Mrs Bek Anderson1
1Cabrini, Malvern, Australia
Aim: To investigate nutritional adequacy and patient satisfaction of the free fluids diet at Cabrini Malvern.
Method: A 15 day cross-sectional study comprised of nutritional analysis of default, ordered and consumed meals, a plate wastage audit, a patient satisfaction survey, and a benchmarking survey.
Results: The free fluids diet did not meet nutritional requirements for energy and protein in comparison to the referenced population. Plate wastage (consumption) data revealed patients only met 13-16% of energy and 10-13% of protein requirements. 75% of patients on the free fluids diet surveyed were either satisfied or very satisfied with the free fluids diet. However, 60% of patients reported areas for improvement with food provision (i.e. offering more flavours or more savoury options), 80% of patients were not offered a mid-meal snack and 40% of patients did not have their menu choices explained to them.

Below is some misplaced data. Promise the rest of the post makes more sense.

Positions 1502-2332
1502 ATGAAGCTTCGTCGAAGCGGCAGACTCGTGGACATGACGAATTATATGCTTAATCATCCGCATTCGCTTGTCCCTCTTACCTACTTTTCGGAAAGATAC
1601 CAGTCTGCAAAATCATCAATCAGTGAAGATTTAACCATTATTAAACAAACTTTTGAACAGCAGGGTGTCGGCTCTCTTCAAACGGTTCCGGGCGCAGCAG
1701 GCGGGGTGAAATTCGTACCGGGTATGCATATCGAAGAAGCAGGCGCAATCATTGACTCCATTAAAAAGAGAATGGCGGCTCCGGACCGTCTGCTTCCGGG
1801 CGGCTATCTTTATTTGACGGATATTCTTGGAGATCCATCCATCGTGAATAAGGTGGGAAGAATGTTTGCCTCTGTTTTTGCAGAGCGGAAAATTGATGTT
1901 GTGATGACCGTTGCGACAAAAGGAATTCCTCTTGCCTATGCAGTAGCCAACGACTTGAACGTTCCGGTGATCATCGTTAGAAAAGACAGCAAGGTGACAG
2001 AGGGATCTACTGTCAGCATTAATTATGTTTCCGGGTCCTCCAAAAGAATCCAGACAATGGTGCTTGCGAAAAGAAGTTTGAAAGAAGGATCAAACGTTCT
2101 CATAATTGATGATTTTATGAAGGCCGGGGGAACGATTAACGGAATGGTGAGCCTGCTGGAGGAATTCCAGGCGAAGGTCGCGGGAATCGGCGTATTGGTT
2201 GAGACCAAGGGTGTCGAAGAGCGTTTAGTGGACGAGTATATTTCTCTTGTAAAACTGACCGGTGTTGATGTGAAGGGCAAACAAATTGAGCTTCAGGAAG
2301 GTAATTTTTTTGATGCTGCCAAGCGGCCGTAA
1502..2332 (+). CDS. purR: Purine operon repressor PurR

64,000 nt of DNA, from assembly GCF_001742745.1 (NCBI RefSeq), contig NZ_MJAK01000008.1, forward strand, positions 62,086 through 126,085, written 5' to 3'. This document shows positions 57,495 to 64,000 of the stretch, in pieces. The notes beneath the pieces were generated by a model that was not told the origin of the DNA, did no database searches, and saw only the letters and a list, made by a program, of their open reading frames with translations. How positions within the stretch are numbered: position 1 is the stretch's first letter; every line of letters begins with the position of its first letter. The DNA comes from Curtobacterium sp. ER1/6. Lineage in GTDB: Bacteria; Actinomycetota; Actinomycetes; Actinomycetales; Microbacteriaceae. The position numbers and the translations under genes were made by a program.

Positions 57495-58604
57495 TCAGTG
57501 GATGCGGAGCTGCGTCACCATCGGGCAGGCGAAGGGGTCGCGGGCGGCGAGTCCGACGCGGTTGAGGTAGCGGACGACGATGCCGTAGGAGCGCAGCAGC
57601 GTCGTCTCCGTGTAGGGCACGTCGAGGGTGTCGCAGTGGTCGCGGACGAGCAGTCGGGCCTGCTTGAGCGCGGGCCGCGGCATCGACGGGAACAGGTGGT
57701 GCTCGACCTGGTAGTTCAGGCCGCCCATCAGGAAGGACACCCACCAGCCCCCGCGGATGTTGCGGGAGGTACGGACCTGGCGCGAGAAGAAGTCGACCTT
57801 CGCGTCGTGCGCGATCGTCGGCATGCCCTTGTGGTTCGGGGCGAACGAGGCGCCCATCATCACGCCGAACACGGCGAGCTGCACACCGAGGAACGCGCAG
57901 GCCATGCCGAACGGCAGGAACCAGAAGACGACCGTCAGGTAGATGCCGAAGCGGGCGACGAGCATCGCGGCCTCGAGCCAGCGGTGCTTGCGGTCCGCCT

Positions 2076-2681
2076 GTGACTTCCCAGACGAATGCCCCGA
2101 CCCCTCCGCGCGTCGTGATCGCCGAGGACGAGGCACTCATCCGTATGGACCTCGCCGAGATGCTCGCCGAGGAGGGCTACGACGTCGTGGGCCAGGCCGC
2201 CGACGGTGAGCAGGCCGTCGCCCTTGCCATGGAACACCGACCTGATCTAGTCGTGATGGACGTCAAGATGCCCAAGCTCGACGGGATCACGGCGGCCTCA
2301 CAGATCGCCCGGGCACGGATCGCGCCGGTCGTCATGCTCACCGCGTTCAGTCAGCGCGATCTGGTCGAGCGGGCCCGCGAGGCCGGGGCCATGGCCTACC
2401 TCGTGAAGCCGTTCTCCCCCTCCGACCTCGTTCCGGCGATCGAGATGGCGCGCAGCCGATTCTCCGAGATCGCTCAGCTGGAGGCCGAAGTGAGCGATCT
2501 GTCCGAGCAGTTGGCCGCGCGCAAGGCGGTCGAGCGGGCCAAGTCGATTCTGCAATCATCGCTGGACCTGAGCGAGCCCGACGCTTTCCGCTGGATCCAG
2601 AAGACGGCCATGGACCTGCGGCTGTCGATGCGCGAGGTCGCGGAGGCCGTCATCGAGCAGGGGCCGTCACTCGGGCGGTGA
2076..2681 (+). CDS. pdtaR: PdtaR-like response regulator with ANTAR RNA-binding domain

Significance of findings to allied health:
In the gastrointestinal setting, the free fluids diet is prescribed as a post-operative transitional diet, towards a regular diet. The free fluids diet is a restrictive diet (fluids and fluid based foods only), commonly associated with patient dissatisfaction. Furthermore, internationally-endorsed evidence-based Enhanced Recovery After Surgery (ERAS®) guidelines, suggest that it is safe to resume normal hospital food after anaesthesia. Results from this project will assist Cabrini Dietetic Services advocate for the implementation of Enhanced Recovery After Surgery (ERAS®) guidelines within the private setting, which will ultimately reduce the time spent on restrictive diets and improve patient satisfaction at Cabrini.